4. Public, Social and Commercial Services: This category covers a wide range of transactions and services cutting across registration of voters, provision of consular services, pension, pilgrimage, tax identification, access to social benefits, purchase of travel tickets for air, rail, road and water transportation, boarding of aircrafts, trains, commercial vehicles, hotel bookings, ships and boats, registration and user of cybercafé services, employment, enrolment and registration for examinations, enrolment and registrations in both public and private educational institutions, registration and membership of professional bodies, registration of telephone SIM Cards and other communication devices, import and export of goods and commodities, licensing and operations of telecommunications, issuance of birth certificates, driver license, operation of bureau de change and transactions involving foreign exchange and application for or bidding for any contracts or services from any government agency or parastatal, etc.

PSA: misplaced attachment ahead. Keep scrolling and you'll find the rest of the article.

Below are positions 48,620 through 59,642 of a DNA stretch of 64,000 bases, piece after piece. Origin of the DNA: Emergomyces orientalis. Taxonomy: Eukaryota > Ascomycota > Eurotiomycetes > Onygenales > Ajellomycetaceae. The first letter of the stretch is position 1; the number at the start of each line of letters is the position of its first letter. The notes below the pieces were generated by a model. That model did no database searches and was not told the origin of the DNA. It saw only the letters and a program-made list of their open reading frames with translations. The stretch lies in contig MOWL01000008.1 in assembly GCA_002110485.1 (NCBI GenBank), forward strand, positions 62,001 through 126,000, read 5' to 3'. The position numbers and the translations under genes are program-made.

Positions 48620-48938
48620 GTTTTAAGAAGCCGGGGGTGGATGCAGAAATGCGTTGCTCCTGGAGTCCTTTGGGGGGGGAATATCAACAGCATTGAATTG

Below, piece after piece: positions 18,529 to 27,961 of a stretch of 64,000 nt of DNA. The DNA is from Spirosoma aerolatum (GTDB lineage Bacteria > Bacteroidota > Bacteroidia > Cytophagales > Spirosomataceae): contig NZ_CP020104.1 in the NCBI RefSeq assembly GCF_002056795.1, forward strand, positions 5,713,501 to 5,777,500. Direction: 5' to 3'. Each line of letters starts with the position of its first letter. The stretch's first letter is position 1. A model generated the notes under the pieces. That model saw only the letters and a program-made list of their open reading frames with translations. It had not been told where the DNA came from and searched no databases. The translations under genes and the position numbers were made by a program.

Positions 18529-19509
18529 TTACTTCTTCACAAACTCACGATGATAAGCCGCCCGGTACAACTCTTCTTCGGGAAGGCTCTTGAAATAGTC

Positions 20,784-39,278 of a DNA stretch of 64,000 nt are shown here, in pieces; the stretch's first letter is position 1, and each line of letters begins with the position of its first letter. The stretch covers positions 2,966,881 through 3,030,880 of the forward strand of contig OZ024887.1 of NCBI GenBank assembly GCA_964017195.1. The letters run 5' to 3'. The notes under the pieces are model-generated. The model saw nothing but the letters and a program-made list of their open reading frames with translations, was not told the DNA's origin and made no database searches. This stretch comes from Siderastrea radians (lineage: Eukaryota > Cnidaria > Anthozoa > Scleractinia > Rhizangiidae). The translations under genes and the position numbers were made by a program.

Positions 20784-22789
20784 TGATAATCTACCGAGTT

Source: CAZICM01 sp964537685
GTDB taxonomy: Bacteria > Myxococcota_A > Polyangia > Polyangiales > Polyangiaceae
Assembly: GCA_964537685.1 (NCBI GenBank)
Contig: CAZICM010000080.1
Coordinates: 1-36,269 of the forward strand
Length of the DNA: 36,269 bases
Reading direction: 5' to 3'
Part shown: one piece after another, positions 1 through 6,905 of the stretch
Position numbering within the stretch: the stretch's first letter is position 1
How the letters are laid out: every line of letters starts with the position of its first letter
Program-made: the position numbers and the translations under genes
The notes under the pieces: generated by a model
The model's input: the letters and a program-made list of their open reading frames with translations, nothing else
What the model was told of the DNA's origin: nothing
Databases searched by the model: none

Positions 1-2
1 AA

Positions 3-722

5. Filing Court Processes: NIN is also required for filing of criminal and civil actions in courts and this extends to arbitration processes. Similarly, obtaining and processing of probate documents also require NIN.
The above list is not exhaustive of the transactions that require NIN but represents the major ones. To engage in any of the above-categorized transactions, one must present his or her National Identification Number which must be verified before the transaction is concluded. Neither the Act nor the Regulations specifically provide for the effect of failure to present the NIN on the validity of transaction itself. Will a failure to present and verify the NIN render a transaction such an agreement to transfer interest in tangible or intangible property void? Will such a contract or transaction be declared illegal? In the case of CORPORATE IDEAL INSURANCE LTD v. AJAOKUTA STEEL CO. LTD & ORS(2014) LPELR-22255(SC), the Supreme Court provided a guide on how to determine an illegal contract when it held as follows: